We need your help now

Support from readers like you keeps The Journal open.

You are visiting us because we have something you value. Independent, unbiased news that tells the truth. Advertising revenue goes some way to support our mission, but this year it has not been enough.

If you've seen value in our reporting, please contribute what you can, so we can continue to produce accurate and meaningful journalism. For everyone who needs it.


Progress on Bill Kenneally inquiry as survivors meet Justice Minister

The Commission of Investigation could start as early as this summer.

PastedImage-58335 Clockwise from top left: Paul Walsh, Barry Murphy, Jason Clancy, Colin Power

A NUMBER OF Bill Kenneally’s victims had an important meeting with Justice Minister Charlie Flanagan this week as they try to progress an inquiry into how their abuse was allowed to happen for such a sustained period of time in Waterford in the 1980s.

Both sides said described the meeting as “constructive” and a public inquiry – which has been stalled – looks likely to start at some point this year.

In a statement to, the Department of Justice said:

Yesterday, the Minister met with a number of the survivors of abuse committed by Bill Kenneally, together with their legal representative. It was a very constructive meeting and work is ongoing to finalise the Terms of Reference and allow the Commission to begin its work at the earliest possible opportunity.

It is understood there was a robust and honest exchange of views around what the Terms of Reference for the investigation should be and that it could start as early as this summer.

“We were all very pleased afterwards with the outcome and have every confidence that the Minister is fully behind this investigation beginning as soon as possible,” said survivor Colin Power, one of five men who waived their right to anonymity after Kenneally, a sports coach, was sentenced to 14 years in prison for abusing 10 boys in Waterford in the 1980s.

They claim the State failed to protect them, believing a number of the abusive incidents could have been prevented.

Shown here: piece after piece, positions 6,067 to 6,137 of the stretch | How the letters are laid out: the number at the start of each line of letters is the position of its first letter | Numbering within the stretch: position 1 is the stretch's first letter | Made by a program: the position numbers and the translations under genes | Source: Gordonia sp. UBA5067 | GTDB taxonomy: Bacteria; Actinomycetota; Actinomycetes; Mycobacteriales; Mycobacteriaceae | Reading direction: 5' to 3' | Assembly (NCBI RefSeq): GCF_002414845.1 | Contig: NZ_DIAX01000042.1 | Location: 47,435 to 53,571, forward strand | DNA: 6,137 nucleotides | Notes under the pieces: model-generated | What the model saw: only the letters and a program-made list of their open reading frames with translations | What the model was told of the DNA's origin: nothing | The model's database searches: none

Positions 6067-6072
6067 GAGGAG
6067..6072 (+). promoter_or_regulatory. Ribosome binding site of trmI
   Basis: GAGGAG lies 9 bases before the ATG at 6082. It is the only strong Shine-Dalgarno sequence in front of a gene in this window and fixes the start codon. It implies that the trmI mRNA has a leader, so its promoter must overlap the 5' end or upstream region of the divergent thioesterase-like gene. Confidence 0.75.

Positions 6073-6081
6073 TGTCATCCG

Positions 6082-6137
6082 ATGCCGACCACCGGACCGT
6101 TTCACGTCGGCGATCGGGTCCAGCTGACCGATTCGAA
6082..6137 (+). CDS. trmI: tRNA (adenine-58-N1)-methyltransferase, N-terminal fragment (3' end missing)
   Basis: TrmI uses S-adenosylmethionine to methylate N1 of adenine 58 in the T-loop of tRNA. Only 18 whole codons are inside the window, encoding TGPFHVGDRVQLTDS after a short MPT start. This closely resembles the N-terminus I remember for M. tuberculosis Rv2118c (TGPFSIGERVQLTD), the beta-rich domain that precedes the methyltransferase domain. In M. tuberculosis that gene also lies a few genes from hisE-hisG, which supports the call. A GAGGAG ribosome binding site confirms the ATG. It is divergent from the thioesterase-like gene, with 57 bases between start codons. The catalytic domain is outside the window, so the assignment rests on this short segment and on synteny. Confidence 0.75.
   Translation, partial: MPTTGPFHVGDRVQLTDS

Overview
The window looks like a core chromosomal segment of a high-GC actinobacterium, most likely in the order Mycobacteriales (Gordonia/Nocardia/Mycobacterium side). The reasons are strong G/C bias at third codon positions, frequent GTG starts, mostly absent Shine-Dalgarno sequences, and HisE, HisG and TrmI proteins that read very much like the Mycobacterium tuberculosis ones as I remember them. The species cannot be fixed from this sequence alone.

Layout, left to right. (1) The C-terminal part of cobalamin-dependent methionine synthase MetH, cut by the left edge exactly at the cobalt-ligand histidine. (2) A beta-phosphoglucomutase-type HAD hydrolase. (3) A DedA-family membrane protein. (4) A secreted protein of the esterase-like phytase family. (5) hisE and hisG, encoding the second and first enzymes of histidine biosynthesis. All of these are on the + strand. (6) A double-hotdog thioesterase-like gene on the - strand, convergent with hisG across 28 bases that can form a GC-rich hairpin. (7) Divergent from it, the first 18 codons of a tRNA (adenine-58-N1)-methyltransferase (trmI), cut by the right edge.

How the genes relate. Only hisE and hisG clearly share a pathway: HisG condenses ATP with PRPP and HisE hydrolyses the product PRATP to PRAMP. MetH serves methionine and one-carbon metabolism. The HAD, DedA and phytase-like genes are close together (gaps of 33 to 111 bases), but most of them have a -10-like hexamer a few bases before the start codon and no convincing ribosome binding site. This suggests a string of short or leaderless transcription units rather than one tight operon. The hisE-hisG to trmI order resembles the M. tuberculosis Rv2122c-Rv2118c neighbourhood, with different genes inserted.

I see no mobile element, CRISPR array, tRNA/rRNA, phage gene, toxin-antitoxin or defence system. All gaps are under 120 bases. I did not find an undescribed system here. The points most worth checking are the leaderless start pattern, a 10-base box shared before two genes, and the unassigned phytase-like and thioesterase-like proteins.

Last May, then-Minister for Justice Frances Fitzgerald told Cabinet about her intention to launch a public inquiry and named a retired judge of the Circuit Court as its chair. However, it was never formally established. A stay was put on the investigation and the Department said, “The question of establishing a Commission will be kept under ongoing legal review and that it is intended to establish a Commission, under the Chairmanship of the Hon Barry Hickson.”

PastedImage-86125 File picture of Kenneally in the 80s With permission from RTE With permission from RTE

The Terms of Reference will not be published as further discussions need to be held, and other technical aspects of the inquiry dealt with. They will likely cover the garda handling of any complaints in relation to Kenneally, as well as how the former South Eastern Health Board managed the situation. Examining what other prominent members of the city and the Catholic Church knew will also be probed.

On Thursday, Damien Tiernan reported on RTÉ News that Tusla has located files from the 1980s which reference Kenneally. Two years ago, when reporting for PrimeTime, Tiernan was told no reference to Kenneally or records on him were found during a search of files dating from the 1980s and 1990s.

It is now understood that the files that have emerged were written in 1989 after a number of victims sought counselling and named their abuser as Bill Kenneally.

Asked a number of questions about the newly found files, Tusla told it does not comment on individual cases. However, it added that the agency will cooperate with the Commission of Investigation, as appropriate.